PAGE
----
Barking Power Station
Framed and glazed professional coloured photograph of Barking Power Staion from across Dagenham Breach. Commissioned for advertising purposes.
King George V opened the coal-fired Barking Power Station in 1925 although it had been running for some months before this official ceremony. It was built to provide electricity for a large part of Essex as well as for part of Kent and, by the time its four separate sections were completed, it was the largest steam powered station in Europe with a total output of some 100 megawatts of electricity. This electricity was fed into the National Grid for general consumption.
The site, where River Road, Barking, meets the Thames, was chosen because it was easily accessible for the constant stream of coal ships bringing deliveries.
With the decline in coal-produced electricity, the Station started a redundancy programme in the 1970s and finally closed in November 1981. The buildings were then demolished.
Today, a new Barking Power Station exists, sited in Chequers Road, Dagenham, beside the Breach. Construction started in March 1992 and it took 2000 people three years to build. The Station was commissioned in 1995.
This was the first independent power project in southeast England to operate within the newly privatised electricity industry and was the first large generating station to be built in Greater London for more than 30 years. Run by Thames Power, a company jointly owned by Atco Power and Balfour Beatty, the plant is gas-fired and uses advanced combined-cycle technology. This enhances fuel efficiency and reduces emissions by utilising the heat recovered from the gas turbine to power a steam turbine to generate more electricity.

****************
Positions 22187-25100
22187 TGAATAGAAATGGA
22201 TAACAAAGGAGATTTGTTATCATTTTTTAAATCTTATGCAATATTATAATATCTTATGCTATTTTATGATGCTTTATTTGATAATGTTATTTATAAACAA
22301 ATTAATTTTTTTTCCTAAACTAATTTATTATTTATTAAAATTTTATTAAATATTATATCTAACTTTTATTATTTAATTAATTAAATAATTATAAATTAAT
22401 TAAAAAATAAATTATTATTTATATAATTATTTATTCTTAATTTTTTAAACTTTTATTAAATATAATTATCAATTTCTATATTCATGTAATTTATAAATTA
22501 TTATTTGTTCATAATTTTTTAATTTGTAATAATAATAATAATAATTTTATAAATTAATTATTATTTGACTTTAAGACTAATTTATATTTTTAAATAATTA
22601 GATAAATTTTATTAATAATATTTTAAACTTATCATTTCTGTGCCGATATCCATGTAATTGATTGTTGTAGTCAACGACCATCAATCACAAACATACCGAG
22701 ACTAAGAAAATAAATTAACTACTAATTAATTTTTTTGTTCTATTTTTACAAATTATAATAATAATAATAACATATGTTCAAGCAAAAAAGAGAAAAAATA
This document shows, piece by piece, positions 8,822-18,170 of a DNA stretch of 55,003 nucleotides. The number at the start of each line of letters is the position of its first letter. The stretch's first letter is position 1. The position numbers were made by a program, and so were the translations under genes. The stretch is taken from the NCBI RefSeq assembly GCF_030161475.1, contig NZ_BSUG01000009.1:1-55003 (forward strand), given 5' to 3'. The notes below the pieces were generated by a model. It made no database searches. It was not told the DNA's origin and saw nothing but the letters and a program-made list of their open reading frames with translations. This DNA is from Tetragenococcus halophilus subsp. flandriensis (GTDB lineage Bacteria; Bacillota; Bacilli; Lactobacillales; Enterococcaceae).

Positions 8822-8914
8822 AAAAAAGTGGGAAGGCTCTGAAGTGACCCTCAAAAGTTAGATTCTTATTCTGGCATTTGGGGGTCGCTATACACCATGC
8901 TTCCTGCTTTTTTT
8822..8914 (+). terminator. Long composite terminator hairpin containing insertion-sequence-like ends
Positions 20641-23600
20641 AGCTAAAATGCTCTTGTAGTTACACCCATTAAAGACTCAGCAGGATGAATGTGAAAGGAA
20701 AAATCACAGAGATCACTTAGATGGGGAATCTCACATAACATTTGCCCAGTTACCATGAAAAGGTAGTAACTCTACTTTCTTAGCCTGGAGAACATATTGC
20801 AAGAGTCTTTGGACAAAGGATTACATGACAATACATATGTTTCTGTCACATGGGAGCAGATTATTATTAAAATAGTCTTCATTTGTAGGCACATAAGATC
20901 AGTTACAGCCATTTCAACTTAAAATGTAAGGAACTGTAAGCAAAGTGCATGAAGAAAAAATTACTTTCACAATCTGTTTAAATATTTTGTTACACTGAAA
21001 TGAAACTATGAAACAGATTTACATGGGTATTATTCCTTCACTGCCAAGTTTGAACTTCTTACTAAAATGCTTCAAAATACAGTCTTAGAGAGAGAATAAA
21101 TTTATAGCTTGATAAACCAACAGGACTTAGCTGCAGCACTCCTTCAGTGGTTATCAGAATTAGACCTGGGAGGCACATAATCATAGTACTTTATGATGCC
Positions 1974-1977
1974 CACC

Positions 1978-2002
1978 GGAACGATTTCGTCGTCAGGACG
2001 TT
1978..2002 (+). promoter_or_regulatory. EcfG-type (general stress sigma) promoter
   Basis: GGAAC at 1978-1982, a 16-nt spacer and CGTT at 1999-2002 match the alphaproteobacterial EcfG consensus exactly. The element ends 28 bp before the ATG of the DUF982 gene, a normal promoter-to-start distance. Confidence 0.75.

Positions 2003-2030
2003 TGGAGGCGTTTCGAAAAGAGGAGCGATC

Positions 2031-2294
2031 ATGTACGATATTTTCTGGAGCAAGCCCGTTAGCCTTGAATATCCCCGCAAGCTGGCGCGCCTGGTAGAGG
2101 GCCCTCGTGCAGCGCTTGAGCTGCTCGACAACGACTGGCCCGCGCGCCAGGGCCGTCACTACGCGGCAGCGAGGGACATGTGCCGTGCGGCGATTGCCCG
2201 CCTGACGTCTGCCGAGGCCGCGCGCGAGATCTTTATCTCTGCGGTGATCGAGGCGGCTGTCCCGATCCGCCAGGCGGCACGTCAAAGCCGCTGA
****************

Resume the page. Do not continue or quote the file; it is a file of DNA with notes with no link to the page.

Running 24 hours a day for 365 days a year, the Station has a 1000 megawatt output with one of the best environmental records in Europe and provides more than 20% of London's peak need or over one-third of its annual consumption.
Conditions governing reproduction
Large mounted, glazed and framed colour photograph showing the Barking Power Station Visitors Centre in the centreground. 3/4s of the foreground, from the left hand side, is taken up with the waters of Dagenham Breach. The final quarter, on the right hand side, has a grassy bank, reeds and a willow tree. The top half of the photograph is taken up with a clear blue sky, and in the foreground are out-of-focus branches of a willow tree, which frame the view.
Whole length: 561mm
Entry Number 1631 (2005-08-30)